Sherpa - Definition of hard work

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November 16th 2006
Published: November 16th 2006
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I'm not at Namche Bazaar after a exhuasting climb of Namche Hill. The air up here is thinner and its amazing how easy you get out of breath.

Today is the last opportunity I'll get to write here until I return on my way back. Tomorrow we head out on our path to Everest.

This morning we got another sneak peak of our goal. Everest 's 'hat' which stuck out on the skyline, proud and wise. The winds up on the summit are around 200km per hour and the temperature is about -60c. When we get to Base camp we can expect -10 and to walk 10-15 paces before we have to stop to catch our breath.

The trail up here was frequented by a Yak herds and 100's sherpa porters. These porters (man and women) carry 60-70 kilos on their backs for around 3500 rupees a week (30 quid). Their endurance and stamina is inspiring and they bring home what hard work really means. I can not thank them enough.

Namche is their 'capital' and it sits nested in the mountains, frequently at cloud height. These people are a testimony to humanity's ability to survive in
Looking for goldLooking for goldLooking for gold

Young boys sift through cremated body remains in the river in search of gold teeth to sell.
all extremes. The humble way of life should be a lesson for us all to draw on.

The streets here are cobbled with rocks from the surrounding mountains. Namche means 'dark forest' but sadly most of that has been stripped though extensive forestry practices. Wood is still the major source of fuel here. As we ascend above the tree line the main source will turn to dung.

Namche is undertaking a re-planting project to rectify this.

As I sit here typing this someone else is playing a cover of a Jimi Hendrix song on a computer. It's done by a Sherpa cover band. This is Namche, a traditional (medieval) town laced with the modern. I even had a shower here and the odd internet cafe usually brings in a stable source of travellers and urgently needed funds.

As we descended from the lookout today a few of us stopped off at a local school. We visted the children and teachers and learnt about their curriculum and way of education. We made small contributions to their development. The experience was magical and made me feel much better (felt a bit groggy this morning with this altitude). Its
School at NamcheSchool at NamcheSchool at Namche

We visited the school at Namche with gifts. Children go to school seven days a week but friday to Sunday are extra-curricular activity days. The kids can be part of clubs like the eco-club. Lessons take place in English. The school is closed in the winter.
easy to drink the recommended 4 litres of water a day.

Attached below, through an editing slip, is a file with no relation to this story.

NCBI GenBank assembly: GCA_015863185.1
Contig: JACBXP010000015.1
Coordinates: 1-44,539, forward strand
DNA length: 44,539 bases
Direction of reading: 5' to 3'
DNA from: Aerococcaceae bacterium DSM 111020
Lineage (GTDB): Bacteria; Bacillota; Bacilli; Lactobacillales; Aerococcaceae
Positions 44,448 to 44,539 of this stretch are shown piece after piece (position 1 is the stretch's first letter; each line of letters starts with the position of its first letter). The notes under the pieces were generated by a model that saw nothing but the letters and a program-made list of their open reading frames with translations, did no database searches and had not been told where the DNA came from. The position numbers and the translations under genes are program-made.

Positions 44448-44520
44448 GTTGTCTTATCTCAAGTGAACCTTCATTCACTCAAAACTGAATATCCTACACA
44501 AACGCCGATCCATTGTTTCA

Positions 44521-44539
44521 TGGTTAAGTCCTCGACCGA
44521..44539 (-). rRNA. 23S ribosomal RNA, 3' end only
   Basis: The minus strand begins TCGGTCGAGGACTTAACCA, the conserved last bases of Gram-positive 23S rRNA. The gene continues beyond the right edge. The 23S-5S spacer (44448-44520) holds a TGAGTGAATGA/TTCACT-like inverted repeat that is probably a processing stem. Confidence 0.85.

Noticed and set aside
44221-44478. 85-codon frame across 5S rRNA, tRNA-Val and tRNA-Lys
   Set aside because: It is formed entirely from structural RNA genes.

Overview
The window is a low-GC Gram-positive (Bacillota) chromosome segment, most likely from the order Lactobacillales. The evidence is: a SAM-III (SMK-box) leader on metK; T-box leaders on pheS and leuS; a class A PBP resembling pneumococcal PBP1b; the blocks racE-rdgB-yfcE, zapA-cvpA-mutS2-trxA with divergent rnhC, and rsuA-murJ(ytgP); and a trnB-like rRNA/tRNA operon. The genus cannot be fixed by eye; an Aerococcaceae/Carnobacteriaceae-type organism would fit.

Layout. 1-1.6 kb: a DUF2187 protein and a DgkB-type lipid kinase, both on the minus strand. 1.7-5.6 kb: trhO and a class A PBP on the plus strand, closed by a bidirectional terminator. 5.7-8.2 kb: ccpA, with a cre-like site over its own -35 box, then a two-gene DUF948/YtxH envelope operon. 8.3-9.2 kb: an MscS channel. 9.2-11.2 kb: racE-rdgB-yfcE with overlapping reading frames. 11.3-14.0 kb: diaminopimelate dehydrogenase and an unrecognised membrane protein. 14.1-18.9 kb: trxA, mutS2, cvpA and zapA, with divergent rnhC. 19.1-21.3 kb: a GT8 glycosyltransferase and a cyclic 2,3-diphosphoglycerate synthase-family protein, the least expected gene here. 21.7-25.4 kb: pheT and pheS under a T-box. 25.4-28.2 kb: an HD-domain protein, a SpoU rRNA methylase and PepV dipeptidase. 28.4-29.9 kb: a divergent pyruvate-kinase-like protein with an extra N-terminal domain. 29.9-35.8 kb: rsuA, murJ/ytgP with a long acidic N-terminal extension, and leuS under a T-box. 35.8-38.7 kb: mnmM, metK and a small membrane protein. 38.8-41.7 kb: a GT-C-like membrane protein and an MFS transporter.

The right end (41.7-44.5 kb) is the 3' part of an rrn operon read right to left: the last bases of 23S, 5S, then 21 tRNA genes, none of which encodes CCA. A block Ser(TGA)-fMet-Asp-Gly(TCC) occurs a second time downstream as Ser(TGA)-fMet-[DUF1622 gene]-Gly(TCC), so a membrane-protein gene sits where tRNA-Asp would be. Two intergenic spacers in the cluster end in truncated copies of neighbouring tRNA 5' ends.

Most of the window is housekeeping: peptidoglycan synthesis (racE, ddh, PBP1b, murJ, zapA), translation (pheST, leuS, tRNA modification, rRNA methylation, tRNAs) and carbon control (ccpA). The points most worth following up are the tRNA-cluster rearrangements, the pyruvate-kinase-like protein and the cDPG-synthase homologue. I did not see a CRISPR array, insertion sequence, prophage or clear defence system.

Yesterday 6 mountaineers died on a nearby mountain in an avalance. Ama dablam was their killer. Their bodies were flown out today. It just makes you appreciate just how 'raw' life is here.

Generally I am well, while 1/3 of my team have come down with the shits, I am still above it. I continue to maintain a a good hygine regime.

The coming days will be difficult... All of us are only too aware of this.

This is no holiday. It is hard, hard work in all respects.

I'll see you on the other side of the mountain my friends.

I am well prepared, have the correct equipment and have a good chance


Additional photos below
Photos: 8, Displayed: 8


Peek a boo mountainPeek a boo mountain
Peek a boo mountain

The path to Namche Bazaar was beautiful
Tibetan marketTibetan market
Tibetan market

The tibetans come over the extremely cold high passes to Namche so they can set up a market. They stay there in tents in the square until they've sold everything. Many of them don't suceed in the journey. Their faces showed much character.
Open sewerOpen sewer
Open sewer

Namche Bazaar has an open sewer system
one of many bridgesone of many bridges
one of many bridges

We had to cross over 10 bridge like this to get to Namche Hill

16th November 2006

16th November 2006

Simply amazing
Hi G, I think it is simply amazing what you are doing. I'm really proud for you and this blog is a fantastic way to give your friends and family a very small insight into a hugely different way of life for the people of Nepal. Look forward to seeing you on the otherside of the mountain some time.
16th November 2006

We are with you, Gareth
Hi Gareth Just to let you know that I am really enjoying following your progress. Thank you for sharing the excitiement of your trip with us all. Sounds like you are doing brilliantly - well done!! We all look forward to hearing more when you are next able to make contact. In the meantime, know that we are all with you cheering you on and sending all our very best wishes to you. Marion
16th November 2006

Keep up the hegine regime! ;)
Gareth, we're following your trek as best we can with google earth. Not quite the same as experiencing it. ;) Again, we're awstruck! Mark
16th November 2006

Keep going Gareth, don't look back, don't look down. well done mate. We are very proud of you.

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